“European states’ approach to migration in the Mediterranean Sea has become much too focused on preventing refugees and migrants from reaching European shores, and too little on the humanitarian and human rights aspects. This approach is having tragic consequences”, said Dunja Mijatović, Council of Europe Commissioner for Human Rights, while releasing a Recommendation today which identifies the deficiencies of this approach, and aims at helping member states to reframe their response according to human rights standards.
“A number of states have adopted laws, policies and practices contrary to their legal obligations to ensure effective search and rescue operations, swift and safe disembarkation and treatment of rescued people, as well as the prevention of torture, inhumane or degrading treatment”, says the Commissioner.
“Whilst states have the right to control their borders and ensure security, they also have the duty to effectively protect the rights enshrined in maritime, human rights and refugee laws”, says the Commissioner.
The 35 recommendations contained in the paper aim to help all Council of Europe member states find the right balance between these imperatives. They articulate around five main subject areas: ensuring effective search and rescue coordination; guaranteeing the safe and timely disembarkation of rescued people; co-operating effectively with NGOs; preventing human rights violations while co-operating with third countries; and providing accessible safe and legal routes to Europe.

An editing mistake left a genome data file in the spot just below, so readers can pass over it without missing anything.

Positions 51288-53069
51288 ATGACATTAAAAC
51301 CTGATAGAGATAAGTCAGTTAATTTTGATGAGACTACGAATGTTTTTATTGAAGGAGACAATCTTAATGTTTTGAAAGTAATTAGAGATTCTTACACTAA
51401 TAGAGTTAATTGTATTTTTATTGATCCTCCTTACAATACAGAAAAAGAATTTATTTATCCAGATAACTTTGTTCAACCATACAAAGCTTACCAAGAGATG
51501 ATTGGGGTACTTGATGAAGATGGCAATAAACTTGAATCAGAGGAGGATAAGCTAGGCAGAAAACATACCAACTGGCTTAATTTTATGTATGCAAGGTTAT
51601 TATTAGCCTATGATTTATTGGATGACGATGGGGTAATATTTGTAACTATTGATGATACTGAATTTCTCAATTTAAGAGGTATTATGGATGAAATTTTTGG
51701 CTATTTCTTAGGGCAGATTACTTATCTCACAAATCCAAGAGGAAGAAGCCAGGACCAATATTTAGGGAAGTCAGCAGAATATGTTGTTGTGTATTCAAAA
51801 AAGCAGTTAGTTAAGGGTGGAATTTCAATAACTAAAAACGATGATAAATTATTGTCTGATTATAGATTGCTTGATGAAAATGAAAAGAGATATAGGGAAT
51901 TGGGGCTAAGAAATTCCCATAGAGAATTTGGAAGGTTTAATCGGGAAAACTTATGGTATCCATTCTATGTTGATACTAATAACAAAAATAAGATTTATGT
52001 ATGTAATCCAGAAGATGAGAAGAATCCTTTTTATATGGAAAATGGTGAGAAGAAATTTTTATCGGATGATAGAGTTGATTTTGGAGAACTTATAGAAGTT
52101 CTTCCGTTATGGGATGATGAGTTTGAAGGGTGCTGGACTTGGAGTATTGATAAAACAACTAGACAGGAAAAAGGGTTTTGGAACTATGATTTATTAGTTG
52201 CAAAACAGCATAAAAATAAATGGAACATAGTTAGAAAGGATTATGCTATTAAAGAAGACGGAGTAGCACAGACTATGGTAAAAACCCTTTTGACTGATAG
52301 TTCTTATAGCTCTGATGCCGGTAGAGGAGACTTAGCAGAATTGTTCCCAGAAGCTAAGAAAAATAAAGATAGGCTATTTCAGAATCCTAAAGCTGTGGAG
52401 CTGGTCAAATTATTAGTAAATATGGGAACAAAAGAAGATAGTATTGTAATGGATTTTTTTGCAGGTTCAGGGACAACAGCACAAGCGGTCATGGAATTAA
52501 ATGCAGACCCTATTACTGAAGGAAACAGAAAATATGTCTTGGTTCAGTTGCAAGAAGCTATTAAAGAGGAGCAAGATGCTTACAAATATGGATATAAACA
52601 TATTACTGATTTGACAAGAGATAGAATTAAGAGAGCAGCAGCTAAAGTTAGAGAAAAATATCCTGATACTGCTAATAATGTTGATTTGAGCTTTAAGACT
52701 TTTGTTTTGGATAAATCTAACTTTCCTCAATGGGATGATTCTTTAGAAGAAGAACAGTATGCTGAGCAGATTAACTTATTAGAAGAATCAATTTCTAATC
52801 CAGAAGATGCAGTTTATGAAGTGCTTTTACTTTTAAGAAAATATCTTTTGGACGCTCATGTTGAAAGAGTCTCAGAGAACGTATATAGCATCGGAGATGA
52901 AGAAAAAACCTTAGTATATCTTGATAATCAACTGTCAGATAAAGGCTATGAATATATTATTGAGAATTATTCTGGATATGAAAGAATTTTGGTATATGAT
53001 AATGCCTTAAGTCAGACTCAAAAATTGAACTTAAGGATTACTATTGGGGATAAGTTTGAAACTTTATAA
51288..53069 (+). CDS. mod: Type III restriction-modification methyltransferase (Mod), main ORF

In particular, the Commissioner recommends that member states enhance the effective capacity and coordination of rescue operations in the Mediterranean Sea; ensure disembarkation only happens in safe places and without unnecessary delays; co-operate with NGOs involved in search and rescue operations, avoid stigmatising rhetoric against them and cease any acts of harassment; ensure transparency and accountability in any migration co-operation activities with third countries; and increase the participation in refugee resettlement programmes and expand other mechanisms that help create safe and legal routes.
“The urgency to act is evident. Since 2014 thousands of human beings have died in the Mediterranean Sea as they tried to reach a safe shore after fleeing war, persecution and poverty. Despite this, state search and rescue operations have been reduced; the European Union and individual European states continue to outsource border controls to third-countries with notorious human rights records; and the NGOs which filled the vacuum left by states’ disengagement in providing humanitarian assistance have been harassed with administrative and judicial proceedings.”
The Commissioner stresses that this situation is also the result of the long-standing inability of European states to share responsibility for search and rescue operations and the reception of refugees, asylum-seekers and migrants on land. “Undoubtedly, some coastal countries have been left alone in facing the challenges posed by the arrival of migrants at sea”, says the Commissioner. “However, this cannot justify measures that endanger the life and safety of human beings. The effective protection of the human rights of refugees, asylum seekers and migrants, on land and at sea, should always prevail over any political dilemma or uncertainty that the interaction of different legal regimes, practices and policies may cause”.